The report also ignores the bioenergy resources produced by anaerobic digestion or thermo-catalytic processes that convert livestock manure and organic wastes into biogas for use in process heat, mechanical power or electric power generation applications. Rural biogas power generation and thermal energy value-added processing facilities would contribute to greater economic output and improved social services within rural communities. These systems also produce valuable by-products in the form of organic fertilizers, livestock bedding materials and biochar soil amendments. Organic composts and biochar can stimulate the ‘below ground biodiversity’ of beneficial microbes and fungi that are integral to soil fertility and promote plant growth and resiliency. As with the local production of liquid biofuels, decentralized biogas facilities in rural areas would also provide farmers with economical access to energy services and valuable agricultural inputs.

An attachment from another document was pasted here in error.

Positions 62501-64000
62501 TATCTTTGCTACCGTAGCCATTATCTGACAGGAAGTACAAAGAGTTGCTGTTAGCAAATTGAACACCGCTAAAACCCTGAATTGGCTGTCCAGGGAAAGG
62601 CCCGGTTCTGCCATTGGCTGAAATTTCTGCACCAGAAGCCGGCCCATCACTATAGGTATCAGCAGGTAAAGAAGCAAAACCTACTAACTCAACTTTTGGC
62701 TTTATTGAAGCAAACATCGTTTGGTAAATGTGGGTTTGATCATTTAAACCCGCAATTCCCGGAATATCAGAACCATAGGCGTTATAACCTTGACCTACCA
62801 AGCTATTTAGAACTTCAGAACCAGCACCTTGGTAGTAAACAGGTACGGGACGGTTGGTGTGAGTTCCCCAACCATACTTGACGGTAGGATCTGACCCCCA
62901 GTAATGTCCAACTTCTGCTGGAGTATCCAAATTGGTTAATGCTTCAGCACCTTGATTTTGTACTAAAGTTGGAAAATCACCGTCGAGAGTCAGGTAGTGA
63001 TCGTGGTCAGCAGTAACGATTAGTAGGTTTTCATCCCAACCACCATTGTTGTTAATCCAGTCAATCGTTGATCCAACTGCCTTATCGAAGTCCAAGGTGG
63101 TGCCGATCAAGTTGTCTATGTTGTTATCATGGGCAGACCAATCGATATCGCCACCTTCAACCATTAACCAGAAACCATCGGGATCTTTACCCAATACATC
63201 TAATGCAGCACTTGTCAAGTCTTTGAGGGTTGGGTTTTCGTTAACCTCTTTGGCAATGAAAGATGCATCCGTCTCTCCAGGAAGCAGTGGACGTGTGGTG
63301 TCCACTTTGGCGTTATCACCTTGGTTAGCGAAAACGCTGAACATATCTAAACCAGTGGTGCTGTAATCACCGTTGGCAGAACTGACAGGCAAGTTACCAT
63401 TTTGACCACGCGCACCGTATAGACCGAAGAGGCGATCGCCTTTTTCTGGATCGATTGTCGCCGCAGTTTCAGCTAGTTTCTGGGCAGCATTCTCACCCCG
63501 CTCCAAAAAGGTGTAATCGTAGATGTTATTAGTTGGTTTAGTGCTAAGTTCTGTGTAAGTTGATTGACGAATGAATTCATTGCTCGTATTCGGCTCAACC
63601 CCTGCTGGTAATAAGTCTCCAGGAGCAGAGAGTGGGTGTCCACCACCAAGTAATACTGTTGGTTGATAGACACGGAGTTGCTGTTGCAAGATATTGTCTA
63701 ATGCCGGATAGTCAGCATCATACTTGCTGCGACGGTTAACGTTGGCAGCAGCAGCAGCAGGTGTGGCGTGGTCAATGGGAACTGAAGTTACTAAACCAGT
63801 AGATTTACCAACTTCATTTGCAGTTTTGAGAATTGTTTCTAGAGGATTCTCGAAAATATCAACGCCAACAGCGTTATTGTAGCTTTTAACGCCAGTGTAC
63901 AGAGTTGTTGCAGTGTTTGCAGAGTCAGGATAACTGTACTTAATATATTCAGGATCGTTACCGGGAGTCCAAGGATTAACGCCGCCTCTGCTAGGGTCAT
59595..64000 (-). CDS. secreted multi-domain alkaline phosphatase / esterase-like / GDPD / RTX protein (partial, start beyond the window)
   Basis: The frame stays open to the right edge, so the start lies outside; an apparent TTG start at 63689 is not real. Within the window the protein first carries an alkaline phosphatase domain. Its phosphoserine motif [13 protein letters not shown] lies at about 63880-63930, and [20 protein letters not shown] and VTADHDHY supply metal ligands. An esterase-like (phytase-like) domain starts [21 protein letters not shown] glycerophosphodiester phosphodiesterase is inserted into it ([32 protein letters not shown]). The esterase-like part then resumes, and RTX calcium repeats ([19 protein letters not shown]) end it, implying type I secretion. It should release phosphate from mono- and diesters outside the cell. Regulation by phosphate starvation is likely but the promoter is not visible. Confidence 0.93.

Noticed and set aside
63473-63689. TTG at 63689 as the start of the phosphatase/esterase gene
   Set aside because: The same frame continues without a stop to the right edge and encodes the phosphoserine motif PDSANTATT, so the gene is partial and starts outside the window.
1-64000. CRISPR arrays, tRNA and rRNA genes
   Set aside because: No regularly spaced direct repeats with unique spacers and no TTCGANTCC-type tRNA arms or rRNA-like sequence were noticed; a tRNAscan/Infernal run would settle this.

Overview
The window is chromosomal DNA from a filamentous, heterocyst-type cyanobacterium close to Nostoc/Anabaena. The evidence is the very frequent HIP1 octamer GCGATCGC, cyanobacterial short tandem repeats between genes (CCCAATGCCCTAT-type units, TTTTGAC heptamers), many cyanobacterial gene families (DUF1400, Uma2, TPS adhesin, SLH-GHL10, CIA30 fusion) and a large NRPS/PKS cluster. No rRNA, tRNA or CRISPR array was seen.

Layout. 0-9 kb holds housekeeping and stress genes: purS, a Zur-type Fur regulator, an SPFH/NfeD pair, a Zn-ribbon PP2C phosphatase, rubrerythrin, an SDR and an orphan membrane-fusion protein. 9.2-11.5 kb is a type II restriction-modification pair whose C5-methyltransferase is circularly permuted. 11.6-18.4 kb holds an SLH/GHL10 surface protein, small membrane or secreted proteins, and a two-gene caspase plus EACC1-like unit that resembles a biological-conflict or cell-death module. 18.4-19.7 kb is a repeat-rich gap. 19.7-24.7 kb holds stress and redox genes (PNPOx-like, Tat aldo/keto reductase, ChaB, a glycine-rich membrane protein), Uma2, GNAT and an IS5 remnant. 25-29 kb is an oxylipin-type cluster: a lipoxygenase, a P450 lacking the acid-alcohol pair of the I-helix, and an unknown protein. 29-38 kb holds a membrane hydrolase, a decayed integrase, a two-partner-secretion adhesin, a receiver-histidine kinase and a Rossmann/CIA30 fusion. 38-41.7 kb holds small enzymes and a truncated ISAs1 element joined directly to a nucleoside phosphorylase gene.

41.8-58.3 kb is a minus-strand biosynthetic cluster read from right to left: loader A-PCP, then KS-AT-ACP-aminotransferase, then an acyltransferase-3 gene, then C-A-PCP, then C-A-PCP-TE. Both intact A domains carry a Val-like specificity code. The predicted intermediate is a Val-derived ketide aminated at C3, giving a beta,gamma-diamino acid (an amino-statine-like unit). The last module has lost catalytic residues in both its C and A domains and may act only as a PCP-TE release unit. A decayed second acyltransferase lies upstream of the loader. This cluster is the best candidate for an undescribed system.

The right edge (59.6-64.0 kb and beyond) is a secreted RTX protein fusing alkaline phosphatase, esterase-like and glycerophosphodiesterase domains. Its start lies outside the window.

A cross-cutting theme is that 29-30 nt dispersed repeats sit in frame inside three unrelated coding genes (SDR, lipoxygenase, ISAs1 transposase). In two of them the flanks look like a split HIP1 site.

I encourage the authors to provide greater discussion in the report of the fundamental role of retained crop residues in reducing soil erosion, contributing to soil organic carbon sequestration and recycling organic nutrients for continued soil fertility. Far too often proponents of 2nd generation biofuels argue that crop residues (e.g. corn stover, etc.) are essentially ‘waste’ resources that have limited utility in food production systems. Nothing could be further from the truth. The beneficial use of crop residues to protect and nourish arable topsoils (as well as to feed livestock) must be noted and accounted for in any assessment of the availability and ‘best use’ of such biomass resources for 2nd generation biofuels production. If we fail to focus on the need for long term stewardship of our soils, humanity will not be able to achieve sustainable food security.